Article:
This is a link to a New York Times article on the pitfalls of online communication through email. (There is some chance you might have to register with the NY Times to read it. But if you do, registration is free and the NY Times has a lot of cool stuff to read!)
E-Mail is Easy to Write (and to Mis-Read) by Daniel Goleman, Oct. 7, 2007
This is a timely topic, one that affects most of us online sooner or later. Emoticons can only convey so much. There is no substitute for the sight of a true smile or a furrowed brow or the twinkle in the eye that shows the well intentioned humor behind words. We are humans and there is a reason why we have no thick fur on our naked faces. Communication between us for thousands of years has been enhanced by visual and auditory clues that we can see when we are face to face. Now millions of us struggle to convey our thoughts and information to people whom we never see and who never see us. This is a whole new adventure in communication which we struggle to get through without relying on the evolutionary advantages we've been given which were meant to grease the wheels of understanding between us.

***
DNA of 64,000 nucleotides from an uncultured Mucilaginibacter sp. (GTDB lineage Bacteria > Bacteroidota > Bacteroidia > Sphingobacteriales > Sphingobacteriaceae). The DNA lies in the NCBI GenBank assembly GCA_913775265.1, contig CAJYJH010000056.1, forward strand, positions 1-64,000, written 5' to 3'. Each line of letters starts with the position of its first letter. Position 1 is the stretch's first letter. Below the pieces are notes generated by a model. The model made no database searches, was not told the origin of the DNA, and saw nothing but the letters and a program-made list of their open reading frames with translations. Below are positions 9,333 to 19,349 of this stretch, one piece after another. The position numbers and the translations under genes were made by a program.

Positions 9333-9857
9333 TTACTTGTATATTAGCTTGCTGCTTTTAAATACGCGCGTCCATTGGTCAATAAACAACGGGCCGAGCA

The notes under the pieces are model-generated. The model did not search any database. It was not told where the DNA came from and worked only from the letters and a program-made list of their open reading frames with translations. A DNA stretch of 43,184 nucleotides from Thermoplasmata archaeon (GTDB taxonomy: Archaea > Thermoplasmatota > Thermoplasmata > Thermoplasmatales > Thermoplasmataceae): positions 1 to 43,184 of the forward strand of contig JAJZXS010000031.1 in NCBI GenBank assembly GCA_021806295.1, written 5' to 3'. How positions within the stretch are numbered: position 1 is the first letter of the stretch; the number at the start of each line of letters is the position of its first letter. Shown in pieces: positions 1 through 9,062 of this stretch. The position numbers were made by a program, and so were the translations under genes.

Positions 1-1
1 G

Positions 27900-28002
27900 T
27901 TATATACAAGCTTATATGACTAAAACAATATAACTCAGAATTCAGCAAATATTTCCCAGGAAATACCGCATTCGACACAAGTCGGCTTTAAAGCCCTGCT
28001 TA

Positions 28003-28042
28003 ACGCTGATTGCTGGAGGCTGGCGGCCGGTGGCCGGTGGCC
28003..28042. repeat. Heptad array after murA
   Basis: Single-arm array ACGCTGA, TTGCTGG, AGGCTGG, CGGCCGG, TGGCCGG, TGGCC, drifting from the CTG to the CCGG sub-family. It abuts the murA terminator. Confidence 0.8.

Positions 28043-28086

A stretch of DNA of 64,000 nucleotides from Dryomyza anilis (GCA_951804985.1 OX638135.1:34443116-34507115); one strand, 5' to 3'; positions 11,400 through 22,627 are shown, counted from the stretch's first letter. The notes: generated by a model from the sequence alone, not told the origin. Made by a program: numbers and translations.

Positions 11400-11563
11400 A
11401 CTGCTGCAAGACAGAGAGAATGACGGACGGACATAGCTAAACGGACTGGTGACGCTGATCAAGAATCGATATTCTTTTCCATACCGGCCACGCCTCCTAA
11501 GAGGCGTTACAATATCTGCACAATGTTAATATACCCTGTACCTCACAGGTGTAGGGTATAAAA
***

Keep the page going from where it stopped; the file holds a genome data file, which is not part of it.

Recently a Florida teenager "fell in love" with a 46 year old pedophile she met on the internet and ran away with him. A 56 year old Louisiana woman killed herself when she realized that she had lost $400,000 to a con man whose emails had convinced her that she had won a lottery prize. E-mail loops are formed of groups of online friends who have never met and then most are astounded to learn at some point that one or more in the group are not whom they seemed to be. People connect and cut themselves off from each other based on their interpretation of the typed words on their monitor.
We are walking a tightrope of tiny letters on a white background with no net of facial expression or voice to save us if we fall.